Part 4: Doublethink
© by Frances T. Shure, 2014
Editor’s Note: Frances Shure, M.A., L.P.C., has performed an in-depth analysis addressing a key issue of our time: “Why Do Good People Become Silent—or Worse—About 9/11?” The resulting essay, presented here as a series, is composed of a synthesis of reports on academic research as well as clinical observations.
In answering the question in the title of this essay, last month’s segment, Part 3, addressed the topic “Obeying and Believing Authority,” which reported on the experiments by Stanley Milgram, Jane Elliott, and Philip Zimbardo, all of which demonstrate our human proclivity to trust and obey authority, even in violation of cherished moral values, leading to the development of faulty identities and beliefs as well as resulting in flawed decisions which often negatively affect others.
We continue Ms. Shure’s analysis this month in Part 4 with the concept “doublethink,” developed by George Orwell.
We shall begin on the lighter side with George Orwell’s brilliant concept of “doublethink.” In Orwell’s classic novel, 1984, doublethink means the capacity to hold two contradictory beliefs in one’s mind simultaneously and accept both of them.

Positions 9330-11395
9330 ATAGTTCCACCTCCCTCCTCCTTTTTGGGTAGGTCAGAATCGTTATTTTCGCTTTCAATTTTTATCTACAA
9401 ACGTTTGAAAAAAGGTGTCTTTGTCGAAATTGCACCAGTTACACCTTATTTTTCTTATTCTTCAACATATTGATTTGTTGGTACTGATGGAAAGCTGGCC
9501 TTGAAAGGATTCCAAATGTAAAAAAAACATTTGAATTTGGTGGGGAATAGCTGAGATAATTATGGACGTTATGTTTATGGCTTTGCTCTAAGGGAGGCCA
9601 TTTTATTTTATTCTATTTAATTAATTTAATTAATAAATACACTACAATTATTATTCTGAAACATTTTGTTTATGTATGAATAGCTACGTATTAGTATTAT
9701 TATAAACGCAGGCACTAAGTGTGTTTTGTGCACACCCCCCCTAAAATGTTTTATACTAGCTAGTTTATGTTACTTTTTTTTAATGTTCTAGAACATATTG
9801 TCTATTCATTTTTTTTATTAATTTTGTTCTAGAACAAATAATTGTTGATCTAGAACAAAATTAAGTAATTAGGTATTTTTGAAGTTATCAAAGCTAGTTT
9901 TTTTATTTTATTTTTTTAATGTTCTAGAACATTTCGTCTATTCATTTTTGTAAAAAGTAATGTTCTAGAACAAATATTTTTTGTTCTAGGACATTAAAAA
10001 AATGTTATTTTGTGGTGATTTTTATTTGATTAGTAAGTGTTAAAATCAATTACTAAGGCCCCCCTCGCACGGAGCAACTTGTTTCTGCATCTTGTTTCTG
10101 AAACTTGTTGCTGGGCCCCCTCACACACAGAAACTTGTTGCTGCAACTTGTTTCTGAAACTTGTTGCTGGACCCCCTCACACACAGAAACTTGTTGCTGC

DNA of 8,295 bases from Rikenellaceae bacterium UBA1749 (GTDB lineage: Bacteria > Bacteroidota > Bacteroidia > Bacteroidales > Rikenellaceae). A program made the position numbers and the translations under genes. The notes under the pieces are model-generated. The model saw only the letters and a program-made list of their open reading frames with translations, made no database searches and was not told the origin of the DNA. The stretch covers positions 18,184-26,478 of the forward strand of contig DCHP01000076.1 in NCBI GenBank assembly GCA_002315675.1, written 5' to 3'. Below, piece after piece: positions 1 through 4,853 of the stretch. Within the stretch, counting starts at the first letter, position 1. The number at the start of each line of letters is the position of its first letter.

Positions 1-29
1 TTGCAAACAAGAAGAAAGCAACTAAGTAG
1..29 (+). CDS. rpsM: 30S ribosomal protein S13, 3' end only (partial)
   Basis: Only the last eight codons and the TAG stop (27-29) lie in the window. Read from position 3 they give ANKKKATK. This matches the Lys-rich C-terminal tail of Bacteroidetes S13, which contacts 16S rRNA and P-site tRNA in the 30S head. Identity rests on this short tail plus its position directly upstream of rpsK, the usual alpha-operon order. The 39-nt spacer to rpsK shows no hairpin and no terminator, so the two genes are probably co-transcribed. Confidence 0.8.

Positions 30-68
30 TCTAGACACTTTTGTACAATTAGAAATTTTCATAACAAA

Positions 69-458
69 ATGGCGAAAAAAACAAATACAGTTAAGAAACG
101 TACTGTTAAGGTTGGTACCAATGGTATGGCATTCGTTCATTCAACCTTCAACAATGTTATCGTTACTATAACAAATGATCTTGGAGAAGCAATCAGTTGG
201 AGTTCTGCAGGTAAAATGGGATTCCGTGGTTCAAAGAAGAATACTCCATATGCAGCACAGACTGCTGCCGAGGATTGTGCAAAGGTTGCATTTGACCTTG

In Orwell’s not-so-fictional novel, the term “doublethink” is a Newspeak word that is replacing the Oldspeak term, “reality control.” Newspeak is a new politically correct language with a very limited vocabulary, developed by the controlling powers (the High) for the purposes of controlling the public’s worldview and limiting the possibility of independent thought. In other words, controlling words permitted in the language would result in controlling the thoughts people would be able to have.